In the ’60s, we had a word for cops like these.  As I always told my sons, respect the police.  They kill people.

Forgotten at Christmas … And the Rest of the Time Too

Human Rights Protest


Mississauga’s Hassan Almrei will spend an eighth consecutive Christmas behind bars without ever being formally charged with a crime or standing trial.

Hundreds of his supporters, including jolly old St. Nick himself, reminded the federal government of that tonight when they staged a protest outside the Canadian Security Intelligence Service in Toronto.
The suspected Cooksville terrorist has been denied bail three times since his arrest at his Agnes St. apartment back in October 2001. He has been in custody since then.

Almrei is one of five Muslim foreigners held under a national security certificate that allows the Canadian government to detain them indefinitely as a threat to public safety based on secret evidence.
But, while the four other men have been released on strict conditions, Almrei remains in jail. He has even staged several hunger strikes to bring public and media attention to his case.

“Security certificates represent two-tier justice, the lowest-standard available because of the fact that those affected are refugees and permanent resident,” said Matthew Behrens of the Campaign to Stop Secret Trials in Canada organization. “We’re here tonight to remind the Canadian public, government officials, and federal court judges that secret trials and deportations to torture cannot be subject to amendments and tinkering. They must be abolished.”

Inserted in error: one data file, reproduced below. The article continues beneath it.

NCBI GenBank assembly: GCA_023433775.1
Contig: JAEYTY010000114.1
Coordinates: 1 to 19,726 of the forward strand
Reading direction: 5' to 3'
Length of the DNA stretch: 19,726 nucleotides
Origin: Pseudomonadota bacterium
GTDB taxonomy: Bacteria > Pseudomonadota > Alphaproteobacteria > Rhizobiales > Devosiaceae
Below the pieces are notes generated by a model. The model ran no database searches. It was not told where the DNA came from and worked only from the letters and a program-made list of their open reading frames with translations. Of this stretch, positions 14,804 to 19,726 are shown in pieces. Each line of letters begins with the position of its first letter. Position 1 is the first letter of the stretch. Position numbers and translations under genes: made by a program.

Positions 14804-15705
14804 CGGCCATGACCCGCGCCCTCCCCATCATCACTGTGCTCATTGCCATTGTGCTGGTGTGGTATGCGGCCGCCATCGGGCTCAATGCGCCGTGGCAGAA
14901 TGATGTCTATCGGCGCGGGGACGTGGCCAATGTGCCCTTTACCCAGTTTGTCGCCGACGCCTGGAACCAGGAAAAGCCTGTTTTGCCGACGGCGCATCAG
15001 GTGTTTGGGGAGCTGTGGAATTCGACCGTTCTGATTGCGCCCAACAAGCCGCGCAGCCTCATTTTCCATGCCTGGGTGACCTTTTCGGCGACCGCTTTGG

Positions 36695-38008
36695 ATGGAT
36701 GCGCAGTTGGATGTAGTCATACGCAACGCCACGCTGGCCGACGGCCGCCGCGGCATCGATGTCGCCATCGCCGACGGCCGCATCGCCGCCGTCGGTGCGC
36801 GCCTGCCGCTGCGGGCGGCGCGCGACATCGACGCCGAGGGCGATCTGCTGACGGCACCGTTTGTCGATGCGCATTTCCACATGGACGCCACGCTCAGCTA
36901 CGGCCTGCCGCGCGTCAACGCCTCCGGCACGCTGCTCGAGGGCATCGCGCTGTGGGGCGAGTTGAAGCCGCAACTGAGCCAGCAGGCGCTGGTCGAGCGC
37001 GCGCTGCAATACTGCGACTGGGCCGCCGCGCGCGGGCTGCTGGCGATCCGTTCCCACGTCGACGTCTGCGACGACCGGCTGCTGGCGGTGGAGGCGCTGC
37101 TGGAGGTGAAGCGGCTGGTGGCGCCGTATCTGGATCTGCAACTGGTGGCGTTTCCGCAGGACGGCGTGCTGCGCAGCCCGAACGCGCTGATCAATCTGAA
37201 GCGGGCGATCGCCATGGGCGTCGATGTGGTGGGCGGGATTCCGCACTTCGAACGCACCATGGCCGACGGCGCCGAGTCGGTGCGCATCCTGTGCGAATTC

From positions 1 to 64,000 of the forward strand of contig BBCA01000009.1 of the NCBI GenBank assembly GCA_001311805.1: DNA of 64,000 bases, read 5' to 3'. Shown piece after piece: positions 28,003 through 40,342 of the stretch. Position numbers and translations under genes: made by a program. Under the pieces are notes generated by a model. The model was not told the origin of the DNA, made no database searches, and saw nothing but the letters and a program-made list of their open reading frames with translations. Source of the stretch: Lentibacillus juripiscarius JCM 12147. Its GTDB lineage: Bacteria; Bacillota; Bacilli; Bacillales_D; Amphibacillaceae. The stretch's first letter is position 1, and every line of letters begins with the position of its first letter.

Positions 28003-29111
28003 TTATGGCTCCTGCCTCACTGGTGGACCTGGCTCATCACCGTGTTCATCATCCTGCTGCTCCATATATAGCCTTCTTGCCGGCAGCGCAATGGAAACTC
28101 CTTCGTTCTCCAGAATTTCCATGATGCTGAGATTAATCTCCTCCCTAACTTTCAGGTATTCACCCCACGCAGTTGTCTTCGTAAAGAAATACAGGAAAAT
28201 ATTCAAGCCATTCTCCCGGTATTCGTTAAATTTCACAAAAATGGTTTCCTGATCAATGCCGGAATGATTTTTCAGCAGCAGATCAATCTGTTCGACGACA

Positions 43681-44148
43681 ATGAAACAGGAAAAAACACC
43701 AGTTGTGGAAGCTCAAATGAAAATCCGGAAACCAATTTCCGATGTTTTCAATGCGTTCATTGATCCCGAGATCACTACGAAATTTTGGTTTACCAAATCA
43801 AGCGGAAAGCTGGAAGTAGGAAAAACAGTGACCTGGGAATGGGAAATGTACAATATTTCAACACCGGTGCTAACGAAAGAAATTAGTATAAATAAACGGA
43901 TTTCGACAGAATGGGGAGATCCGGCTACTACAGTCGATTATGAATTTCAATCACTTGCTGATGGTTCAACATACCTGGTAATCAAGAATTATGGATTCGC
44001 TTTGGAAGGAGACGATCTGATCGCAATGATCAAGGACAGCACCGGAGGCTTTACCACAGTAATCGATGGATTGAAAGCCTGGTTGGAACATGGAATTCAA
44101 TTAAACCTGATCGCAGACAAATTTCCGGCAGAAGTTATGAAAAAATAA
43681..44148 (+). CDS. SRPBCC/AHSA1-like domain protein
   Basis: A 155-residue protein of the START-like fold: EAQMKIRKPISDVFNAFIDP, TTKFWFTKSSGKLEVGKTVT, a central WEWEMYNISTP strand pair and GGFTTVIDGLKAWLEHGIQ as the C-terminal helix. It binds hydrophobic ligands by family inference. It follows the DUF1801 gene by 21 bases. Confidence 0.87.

Almrei is now being held at the Kingston Immigration Holding Centre.

The federal government is continuing its efforts to deport the five Muslim men. All five are scheduled to go before Federal court judges soon.

“Even though the Supreme Court of Canada declared unconstitutional the process under which he has been detained, it is a telling indication of the Canadian government’s blind obedience to the fear-mongering lies of CSIS and the RCMP that he remains behind bars,” Behrens said earlier. “All he has ever asked is for the government to charge him if there is a case to be made, or release him so he can get on with what remains of his life.”